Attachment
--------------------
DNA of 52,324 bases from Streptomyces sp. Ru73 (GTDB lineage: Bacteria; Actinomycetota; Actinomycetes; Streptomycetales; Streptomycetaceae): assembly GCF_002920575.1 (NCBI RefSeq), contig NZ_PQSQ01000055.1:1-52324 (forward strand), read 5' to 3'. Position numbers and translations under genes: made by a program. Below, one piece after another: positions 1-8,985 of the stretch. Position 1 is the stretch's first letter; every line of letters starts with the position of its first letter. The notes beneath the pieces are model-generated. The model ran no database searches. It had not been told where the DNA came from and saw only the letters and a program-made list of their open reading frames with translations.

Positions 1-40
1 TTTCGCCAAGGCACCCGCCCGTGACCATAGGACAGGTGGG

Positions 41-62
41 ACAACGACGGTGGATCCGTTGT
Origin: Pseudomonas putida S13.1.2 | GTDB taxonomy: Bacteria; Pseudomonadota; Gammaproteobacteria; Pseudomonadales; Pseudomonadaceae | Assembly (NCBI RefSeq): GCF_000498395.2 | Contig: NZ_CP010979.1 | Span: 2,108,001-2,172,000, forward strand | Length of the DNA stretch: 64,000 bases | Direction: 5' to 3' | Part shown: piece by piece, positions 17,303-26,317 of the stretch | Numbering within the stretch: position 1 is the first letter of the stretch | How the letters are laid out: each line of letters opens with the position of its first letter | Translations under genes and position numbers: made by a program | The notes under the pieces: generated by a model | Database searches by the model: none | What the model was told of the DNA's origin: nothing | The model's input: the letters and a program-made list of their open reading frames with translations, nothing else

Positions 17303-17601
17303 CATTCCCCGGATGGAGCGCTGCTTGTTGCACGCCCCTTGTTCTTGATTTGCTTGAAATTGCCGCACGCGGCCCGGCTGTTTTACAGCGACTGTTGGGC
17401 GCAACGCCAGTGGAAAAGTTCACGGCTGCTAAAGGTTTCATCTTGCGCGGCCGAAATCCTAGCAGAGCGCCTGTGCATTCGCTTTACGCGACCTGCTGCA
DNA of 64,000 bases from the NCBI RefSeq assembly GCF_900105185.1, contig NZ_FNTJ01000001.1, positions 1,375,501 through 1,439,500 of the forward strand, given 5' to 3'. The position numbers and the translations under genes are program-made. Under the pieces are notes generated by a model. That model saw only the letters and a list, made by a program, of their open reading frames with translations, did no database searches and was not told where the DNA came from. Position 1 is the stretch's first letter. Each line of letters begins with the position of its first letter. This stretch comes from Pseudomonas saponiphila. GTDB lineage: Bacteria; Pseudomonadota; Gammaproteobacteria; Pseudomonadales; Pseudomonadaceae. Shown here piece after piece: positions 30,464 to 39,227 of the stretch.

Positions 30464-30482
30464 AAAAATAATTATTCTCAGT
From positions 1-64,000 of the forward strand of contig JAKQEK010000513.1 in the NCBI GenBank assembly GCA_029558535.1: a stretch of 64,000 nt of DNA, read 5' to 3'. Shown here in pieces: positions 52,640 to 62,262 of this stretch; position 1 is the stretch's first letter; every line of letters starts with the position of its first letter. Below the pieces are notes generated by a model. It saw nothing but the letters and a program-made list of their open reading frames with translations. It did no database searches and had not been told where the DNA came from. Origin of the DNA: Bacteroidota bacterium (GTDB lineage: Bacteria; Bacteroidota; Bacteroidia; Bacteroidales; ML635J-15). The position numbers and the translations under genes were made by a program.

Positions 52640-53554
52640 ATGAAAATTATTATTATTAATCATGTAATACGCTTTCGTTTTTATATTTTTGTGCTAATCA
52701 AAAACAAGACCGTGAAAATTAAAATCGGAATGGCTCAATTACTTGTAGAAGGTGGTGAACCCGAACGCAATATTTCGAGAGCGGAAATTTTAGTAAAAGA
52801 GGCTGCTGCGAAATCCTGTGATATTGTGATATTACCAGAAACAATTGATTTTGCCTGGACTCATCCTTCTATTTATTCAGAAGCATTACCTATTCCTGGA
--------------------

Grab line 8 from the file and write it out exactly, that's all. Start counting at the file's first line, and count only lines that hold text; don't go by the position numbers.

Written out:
17303 CATTCCCCGGATGGAGCGCTGCTTGTTGCACGCCCCTTGTTCTTGATTTGCTTGAAATTGCCGCACGCGGCCCGGCTGTTTTACAGCGACTGTTGGGC